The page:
Taking all of these aspects into account, one may observe the technical, economic, and human components of Agenda 21. Created in 1992 by the World´s States in Rio de Janeiro, this inclusive action plan has outlined intended strategies of implementing the basics of a sustainable future (28). The key sections include (1) Social and Economic Dimensions, (2) Conservation and Management of Resources for Development, (3) Strengthening the Role of Major Groups and (4) Means of Implementation. Within these sections, Agenda 21 focuses on the transition of major stages, from the problems addressed, to possible solutions, and lastly the execution of these plans. The fundamental concept one must always consider when demanding change for sustainability, is transition. When dealing with the mindsets of people, drastic changes never come overnight. Despite the fact that through the years, various problems with the use of non-renewable resources have appeared, time between the gaining, accepting, and applying new ideas must be expected. Patience and great persistence is also essential for a sustainable future.


The utilization of energy is essential to the survival of human civilization. Evolving and current conventional energy practices have created a new era that has bestowed more efficient means of dealing with everyday life. Fossil fuels mainly, have been the underlying source behind providing the world with electrical power and economic progress. However, the substantial use of such a resource has also brought many problems to mankind. Past generations failed to predict how long hydrocarbon supplies would last and how much environmental, human, and economic tribulations would surface. Today, our world is faced with polluted air, water, and land, which have also contributed to health problems for many organisms, including humans. An undefined portion is due to in part to the escalating combustion of fossil fuels. In addition, the competition of obtaining the limited non-renewable resources has led to inequity amongst regions.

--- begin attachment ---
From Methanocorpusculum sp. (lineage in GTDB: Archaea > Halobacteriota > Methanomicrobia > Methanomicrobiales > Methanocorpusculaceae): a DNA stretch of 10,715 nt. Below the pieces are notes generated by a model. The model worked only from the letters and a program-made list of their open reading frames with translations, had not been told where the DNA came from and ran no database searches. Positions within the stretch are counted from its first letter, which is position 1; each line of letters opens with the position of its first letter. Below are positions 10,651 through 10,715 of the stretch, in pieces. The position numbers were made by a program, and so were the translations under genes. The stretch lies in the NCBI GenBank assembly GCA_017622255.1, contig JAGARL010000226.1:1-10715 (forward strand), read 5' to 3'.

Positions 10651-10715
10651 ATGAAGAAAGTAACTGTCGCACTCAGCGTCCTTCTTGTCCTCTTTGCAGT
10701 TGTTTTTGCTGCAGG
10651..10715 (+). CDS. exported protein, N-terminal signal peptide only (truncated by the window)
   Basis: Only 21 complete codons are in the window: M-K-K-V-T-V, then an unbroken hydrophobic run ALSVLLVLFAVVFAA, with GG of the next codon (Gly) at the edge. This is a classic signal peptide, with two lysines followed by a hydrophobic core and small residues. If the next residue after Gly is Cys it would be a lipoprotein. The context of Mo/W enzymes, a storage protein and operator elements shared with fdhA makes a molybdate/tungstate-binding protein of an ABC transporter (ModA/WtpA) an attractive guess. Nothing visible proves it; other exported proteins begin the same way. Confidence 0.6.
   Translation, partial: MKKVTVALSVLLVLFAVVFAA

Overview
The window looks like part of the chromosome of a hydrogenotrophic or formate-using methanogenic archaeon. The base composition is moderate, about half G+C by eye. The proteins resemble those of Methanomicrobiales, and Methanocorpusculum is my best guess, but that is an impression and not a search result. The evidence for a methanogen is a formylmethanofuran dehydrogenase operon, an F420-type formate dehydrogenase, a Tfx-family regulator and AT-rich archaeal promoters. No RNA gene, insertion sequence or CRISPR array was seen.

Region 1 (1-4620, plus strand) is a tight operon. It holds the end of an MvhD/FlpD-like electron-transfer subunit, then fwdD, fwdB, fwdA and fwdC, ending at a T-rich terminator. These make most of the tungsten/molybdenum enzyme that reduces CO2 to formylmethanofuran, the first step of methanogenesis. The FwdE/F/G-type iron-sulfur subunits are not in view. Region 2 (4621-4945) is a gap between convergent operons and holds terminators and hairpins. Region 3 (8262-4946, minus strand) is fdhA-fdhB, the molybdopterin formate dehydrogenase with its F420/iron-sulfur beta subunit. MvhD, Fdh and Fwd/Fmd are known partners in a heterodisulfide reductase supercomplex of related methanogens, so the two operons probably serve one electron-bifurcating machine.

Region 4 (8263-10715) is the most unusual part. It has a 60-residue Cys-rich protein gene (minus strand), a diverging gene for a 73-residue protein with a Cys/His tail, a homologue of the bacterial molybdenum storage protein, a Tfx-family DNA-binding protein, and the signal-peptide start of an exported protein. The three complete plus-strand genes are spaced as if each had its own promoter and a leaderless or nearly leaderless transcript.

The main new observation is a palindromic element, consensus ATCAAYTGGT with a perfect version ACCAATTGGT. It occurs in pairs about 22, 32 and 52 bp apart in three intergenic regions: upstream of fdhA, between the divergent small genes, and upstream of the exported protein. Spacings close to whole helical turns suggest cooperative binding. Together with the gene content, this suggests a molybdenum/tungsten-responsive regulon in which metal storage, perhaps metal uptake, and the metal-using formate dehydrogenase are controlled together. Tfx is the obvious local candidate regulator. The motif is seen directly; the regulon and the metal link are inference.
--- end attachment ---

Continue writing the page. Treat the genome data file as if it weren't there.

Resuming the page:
To reverse the adverse effects of energy use, sustainable energy development has been implemented. Although explained in many different ways, essentially this movement entails the development of new technologies and habits to promote a future that meets the current expectations of our society, and for generations to come. This concept involves many technical, economic, and social dimensions. As well, sustainability requires transition from old habits to new ones, conventional resources to current available ones, and also from inefficiency to effectiveness and conservation. Only through global cooperation, patience, and persistence, will the dependence of fossil fuels diminish and new futures and opportunities begin. The choice is ours. Leadership and vision are required by a systems approach through cooperation, coordination and communication among governments, industries, academia and society. In view of the significant lead times prior to achieving market penetration and thereby reducing capital cost, one must act with determination such that renewable energies will take a firm hold on the international goal of sustainable development.